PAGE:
Thursday, October 02, 2014

Excerpt: C. S. Lewis on Science and the Problems of the "Machine"

A slightly modified excerpt from my new book...

C. S. Lewis had criticisms of a certain scientific outlook and the inherent connection, historically, between the rise of science and the search for magic. He concluded that both arose as means to control nature and to make it what human beings want.

[W]e see at once that [Sir Francis] Bacon and the magicians have the closest possible affinity. Both seek knowledge for the sake of power (in Bacon’s words, as ‘spouse for fruit’ not a ‘courtesan for pleasure’), both move in a grandiose dream of days when Man shall have been raised to the performance of “all things possible.”[i]
Lewis believed, along with the medieval mindset, that the goal of human life is to conform to nature. When, in contrast, we seek to use science or nature to bend it to our will and to make it in our image, then we raise enormous problems and we deceive ourselves.

As a result, Lewis lamented the growth of the Machine, of the technological progress that distanced us from nature. This, in fact, represents one more sub-crisis, that of living in a technological world that has distanced us from true and good human values and thus from nature. The reader of Lewis’s fiction finds this exemplified in N.I.C.E., the National Institute for Coordinated Experiments, from That Hideous Strength (a depiction I find telling but somewhat overwrought). A better example can be found in one of his most notable poems, “The Future of Forestry,” where Lewis describes a world that has forgotten the beauty of the forest and thus of nature in its headlong pursuit of technological advances such as roadways. (I am reminded of the work of Lewis’s friend and fellow Inkling, Tolkien, who placed in the hands of Saruman, the evil wizard, the destruction of the forests for the sake of production.)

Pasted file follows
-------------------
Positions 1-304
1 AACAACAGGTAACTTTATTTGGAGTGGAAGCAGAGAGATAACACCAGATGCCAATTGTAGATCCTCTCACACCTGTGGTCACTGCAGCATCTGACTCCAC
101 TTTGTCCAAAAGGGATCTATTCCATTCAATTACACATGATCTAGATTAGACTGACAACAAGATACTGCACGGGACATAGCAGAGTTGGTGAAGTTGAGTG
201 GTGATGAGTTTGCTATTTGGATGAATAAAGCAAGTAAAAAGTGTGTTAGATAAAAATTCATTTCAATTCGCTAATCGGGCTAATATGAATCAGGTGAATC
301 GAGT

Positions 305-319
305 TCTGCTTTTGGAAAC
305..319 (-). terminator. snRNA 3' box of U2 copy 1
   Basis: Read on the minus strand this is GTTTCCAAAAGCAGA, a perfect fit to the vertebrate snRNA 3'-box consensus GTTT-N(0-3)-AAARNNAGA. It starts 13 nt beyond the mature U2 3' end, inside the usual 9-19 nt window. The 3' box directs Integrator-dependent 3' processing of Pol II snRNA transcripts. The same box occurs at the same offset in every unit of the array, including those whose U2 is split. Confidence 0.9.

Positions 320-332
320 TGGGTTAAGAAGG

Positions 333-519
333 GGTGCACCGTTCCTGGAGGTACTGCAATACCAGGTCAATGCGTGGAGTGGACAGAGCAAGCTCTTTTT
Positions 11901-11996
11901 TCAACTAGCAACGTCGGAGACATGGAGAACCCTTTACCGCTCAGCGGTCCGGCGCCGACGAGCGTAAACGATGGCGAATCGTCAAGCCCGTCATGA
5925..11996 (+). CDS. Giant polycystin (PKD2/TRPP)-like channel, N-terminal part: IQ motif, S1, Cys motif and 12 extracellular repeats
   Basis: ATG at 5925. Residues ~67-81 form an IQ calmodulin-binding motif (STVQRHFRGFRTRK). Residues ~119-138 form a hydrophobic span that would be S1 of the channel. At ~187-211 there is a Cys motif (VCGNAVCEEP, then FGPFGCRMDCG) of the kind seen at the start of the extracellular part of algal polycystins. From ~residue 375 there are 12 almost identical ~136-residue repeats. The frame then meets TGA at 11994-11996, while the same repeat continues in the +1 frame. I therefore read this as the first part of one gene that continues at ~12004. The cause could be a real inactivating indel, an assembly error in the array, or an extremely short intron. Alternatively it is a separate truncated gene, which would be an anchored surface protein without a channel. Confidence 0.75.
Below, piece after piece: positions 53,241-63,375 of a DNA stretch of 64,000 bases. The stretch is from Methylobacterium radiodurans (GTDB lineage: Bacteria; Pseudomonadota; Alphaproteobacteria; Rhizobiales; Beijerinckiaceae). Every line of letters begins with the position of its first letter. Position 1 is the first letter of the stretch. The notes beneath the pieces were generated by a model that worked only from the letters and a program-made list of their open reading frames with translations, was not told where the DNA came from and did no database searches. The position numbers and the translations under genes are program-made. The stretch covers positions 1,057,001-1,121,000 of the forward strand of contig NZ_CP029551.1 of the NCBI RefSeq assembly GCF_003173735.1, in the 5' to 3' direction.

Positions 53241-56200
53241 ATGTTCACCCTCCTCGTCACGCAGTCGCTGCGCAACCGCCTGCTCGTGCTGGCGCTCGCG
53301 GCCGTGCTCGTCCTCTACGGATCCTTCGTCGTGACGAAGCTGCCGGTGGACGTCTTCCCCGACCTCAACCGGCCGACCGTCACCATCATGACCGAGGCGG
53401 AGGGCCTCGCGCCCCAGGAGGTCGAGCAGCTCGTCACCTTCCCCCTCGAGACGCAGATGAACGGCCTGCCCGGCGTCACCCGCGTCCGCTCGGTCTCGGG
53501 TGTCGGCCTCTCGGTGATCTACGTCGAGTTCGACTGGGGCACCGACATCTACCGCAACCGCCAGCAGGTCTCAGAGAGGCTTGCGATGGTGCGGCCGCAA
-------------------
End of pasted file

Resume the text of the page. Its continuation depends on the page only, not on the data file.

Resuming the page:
How will the legend of the age of treesFeel, when the last tree falls in England?When the concrete spreads and the town conquersThe country’s heart . . .[ii]
All these problems derive from scientific materialism, the assertion that this world is all there is and that science has demonstrated this fact. Lewis looked toward a re-enchantment of the world through myth and story to bring us to a place where we can find joy.

[i]. C. S. Lewis, Poetry and Prose in the Sixteenth Century, The Oxford History of English Literature Series (Oxford: Clarenden, 2002), 13–14.
[ii]. C. S. Lewis, Poems (New York: Mariner Books, 2002), 61.

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